Posted By janice on October 5, 2011
When the Bank-Who-Won’t-Be-Named announced they were adding fees for using debit cards, consumers have been quick to express anger.
You know it’s pretty serious when the first bank to announce these new fees keeps getting their website hacked, and a member of Congress is urging people to “vote with their feet” and leave the Bank-Who-Won’t-Be-Named.
I left this particular bank two years ago, and my new bank is one of the ones considering adding debit card fees. If this happens, I’ll probably either bury my money in the backyard or join a smaller bank or a credit union – which is more consumer friendly.
What banks are counting on to keep your business is that switching banks is a pain in the butt. But you can make the process much easier with a little organization.
Do Your Homework
First, go through your bank statements and compare it with your bills. Make a list of the bills you pay via snail mail, automatically, or online. Also make a list of services, such as Amazon and Groupon, that you may use on a regular basis.
Go back through your bank statements for the past three to four months to make sure you capture any other bills or payments you make through your debit/credit card.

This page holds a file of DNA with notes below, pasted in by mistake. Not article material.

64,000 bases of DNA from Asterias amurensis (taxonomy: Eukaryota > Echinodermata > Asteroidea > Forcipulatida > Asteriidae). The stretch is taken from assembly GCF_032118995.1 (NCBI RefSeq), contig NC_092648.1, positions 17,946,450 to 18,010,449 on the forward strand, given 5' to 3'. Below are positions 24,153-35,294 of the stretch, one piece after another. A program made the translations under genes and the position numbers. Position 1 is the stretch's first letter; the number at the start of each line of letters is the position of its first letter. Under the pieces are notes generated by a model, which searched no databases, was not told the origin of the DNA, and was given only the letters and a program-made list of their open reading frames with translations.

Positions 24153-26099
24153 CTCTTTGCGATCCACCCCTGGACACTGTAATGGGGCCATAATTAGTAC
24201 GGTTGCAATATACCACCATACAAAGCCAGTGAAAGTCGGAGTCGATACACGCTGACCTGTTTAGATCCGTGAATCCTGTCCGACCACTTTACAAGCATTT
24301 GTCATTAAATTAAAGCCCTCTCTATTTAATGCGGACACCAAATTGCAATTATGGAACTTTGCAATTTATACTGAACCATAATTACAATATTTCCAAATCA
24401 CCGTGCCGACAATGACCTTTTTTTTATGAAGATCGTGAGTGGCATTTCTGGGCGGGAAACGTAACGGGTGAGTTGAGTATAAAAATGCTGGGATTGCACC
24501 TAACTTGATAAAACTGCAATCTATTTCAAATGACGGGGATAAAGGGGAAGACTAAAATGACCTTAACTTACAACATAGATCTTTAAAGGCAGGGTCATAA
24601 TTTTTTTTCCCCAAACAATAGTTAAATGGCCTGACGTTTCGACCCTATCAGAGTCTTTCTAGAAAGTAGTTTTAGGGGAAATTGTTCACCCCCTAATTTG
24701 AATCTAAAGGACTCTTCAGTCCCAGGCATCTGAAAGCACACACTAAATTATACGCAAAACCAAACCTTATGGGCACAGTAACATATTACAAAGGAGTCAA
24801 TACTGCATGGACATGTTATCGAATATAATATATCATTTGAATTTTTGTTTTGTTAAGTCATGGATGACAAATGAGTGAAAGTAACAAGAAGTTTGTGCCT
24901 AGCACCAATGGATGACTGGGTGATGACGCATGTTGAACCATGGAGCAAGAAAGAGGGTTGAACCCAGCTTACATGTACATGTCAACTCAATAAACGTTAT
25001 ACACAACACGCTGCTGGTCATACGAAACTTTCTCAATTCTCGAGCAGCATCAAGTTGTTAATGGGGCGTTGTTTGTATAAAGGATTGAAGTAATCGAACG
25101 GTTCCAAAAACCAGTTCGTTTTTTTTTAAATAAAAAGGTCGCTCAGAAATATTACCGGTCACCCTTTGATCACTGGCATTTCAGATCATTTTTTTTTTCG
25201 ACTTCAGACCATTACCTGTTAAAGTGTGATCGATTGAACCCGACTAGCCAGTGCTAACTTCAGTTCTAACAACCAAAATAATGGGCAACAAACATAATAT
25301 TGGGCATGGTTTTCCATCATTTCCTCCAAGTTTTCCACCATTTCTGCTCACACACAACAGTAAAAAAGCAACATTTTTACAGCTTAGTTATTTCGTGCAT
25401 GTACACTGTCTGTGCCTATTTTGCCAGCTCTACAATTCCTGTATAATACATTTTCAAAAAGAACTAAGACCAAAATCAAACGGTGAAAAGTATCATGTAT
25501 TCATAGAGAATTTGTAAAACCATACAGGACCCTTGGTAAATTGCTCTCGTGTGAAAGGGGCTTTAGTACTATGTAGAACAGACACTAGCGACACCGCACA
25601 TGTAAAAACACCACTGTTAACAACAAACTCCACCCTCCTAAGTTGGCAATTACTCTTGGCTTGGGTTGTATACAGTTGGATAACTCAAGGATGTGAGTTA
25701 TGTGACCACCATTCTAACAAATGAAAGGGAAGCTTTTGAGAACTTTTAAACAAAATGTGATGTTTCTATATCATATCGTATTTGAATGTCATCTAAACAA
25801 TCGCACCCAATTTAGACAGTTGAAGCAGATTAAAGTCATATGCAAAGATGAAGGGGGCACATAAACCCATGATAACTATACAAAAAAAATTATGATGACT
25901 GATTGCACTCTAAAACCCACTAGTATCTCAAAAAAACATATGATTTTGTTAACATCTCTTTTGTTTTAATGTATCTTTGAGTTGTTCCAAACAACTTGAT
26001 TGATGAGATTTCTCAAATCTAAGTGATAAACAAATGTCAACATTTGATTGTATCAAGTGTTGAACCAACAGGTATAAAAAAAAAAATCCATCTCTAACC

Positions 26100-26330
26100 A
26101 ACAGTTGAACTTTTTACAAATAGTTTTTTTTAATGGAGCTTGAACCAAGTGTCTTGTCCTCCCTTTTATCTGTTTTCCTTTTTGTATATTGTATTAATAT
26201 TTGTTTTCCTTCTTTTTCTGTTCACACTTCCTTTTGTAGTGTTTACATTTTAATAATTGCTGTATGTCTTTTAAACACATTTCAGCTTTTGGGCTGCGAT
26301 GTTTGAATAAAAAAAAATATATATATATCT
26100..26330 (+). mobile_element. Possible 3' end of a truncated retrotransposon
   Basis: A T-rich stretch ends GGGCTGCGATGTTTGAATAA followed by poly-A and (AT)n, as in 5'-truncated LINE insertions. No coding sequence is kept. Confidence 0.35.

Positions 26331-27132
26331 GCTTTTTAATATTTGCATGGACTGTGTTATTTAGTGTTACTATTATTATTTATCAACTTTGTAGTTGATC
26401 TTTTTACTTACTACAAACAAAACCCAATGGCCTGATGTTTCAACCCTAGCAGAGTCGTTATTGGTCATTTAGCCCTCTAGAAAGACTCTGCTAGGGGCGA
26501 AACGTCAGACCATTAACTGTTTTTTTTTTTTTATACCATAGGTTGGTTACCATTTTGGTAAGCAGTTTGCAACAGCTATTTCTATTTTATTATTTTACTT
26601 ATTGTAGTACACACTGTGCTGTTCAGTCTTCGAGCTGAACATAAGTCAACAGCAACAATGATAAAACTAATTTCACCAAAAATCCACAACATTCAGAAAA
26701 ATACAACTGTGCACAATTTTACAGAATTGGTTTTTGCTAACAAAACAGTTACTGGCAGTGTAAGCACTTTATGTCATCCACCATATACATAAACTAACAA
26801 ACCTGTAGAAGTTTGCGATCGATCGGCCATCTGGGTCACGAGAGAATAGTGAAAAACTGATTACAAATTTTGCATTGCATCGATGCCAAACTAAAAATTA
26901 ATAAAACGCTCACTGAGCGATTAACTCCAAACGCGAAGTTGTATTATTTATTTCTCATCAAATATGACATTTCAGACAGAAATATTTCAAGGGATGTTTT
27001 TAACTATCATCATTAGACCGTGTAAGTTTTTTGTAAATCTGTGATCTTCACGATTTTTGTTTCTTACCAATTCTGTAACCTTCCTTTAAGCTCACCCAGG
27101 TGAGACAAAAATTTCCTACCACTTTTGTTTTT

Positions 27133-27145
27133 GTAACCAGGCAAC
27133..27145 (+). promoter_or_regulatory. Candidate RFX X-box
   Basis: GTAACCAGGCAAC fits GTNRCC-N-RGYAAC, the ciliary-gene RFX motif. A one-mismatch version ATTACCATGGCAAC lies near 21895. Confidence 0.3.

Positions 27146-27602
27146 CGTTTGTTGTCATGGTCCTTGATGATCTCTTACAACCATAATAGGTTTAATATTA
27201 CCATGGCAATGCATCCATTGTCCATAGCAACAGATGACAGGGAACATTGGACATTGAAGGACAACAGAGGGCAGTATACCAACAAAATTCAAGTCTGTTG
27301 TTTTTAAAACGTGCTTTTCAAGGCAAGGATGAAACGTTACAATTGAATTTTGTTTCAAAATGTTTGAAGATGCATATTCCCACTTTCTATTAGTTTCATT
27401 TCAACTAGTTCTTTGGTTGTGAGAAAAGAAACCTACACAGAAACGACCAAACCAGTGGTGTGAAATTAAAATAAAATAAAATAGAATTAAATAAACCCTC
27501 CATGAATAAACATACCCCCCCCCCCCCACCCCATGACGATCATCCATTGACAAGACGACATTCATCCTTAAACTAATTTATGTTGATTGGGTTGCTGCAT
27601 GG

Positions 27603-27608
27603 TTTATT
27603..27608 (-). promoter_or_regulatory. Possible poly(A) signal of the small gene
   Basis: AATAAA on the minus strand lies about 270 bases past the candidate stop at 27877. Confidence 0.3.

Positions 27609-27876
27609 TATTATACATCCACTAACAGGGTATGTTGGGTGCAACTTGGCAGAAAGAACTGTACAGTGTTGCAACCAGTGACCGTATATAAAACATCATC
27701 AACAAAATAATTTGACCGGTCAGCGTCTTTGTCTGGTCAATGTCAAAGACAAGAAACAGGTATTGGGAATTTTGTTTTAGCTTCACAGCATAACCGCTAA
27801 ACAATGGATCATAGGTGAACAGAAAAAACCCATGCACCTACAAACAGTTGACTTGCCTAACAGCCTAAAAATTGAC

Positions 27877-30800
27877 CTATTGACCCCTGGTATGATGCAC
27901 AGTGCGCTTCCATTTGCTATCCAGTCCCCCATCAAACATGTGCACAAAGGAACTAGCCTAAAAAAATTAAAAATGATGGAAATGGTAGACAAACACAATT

Second, shop around for banks, comparing their fees, numbers of ATMs, online services and other features. Once you select a bank, sign up for a new checking account. More than likely, you need some token amount to open the account.
If you have direct deposit from your job, find out how much time Human Resources needs to change your direct deposit account. When you have your new account number, go down to HR and fill out their form to change your direct deposit information.
Start anew – sans fees
Log onto each of your bills and change your account information as soon as you have your new debit card and account information.
In addition to your bills, you may regularly order or use services such as Amazon, Paypal, Groupon, etc. You can go in and change them in all in one fell swoop or wait to change the account information until you actually make a purchase or use the service.
After your paycheck hits your new account, monitor the old account and make sure any outstanding charges have hit. Once everything has hit, close the old account and say adios to the old bank and their evil fees.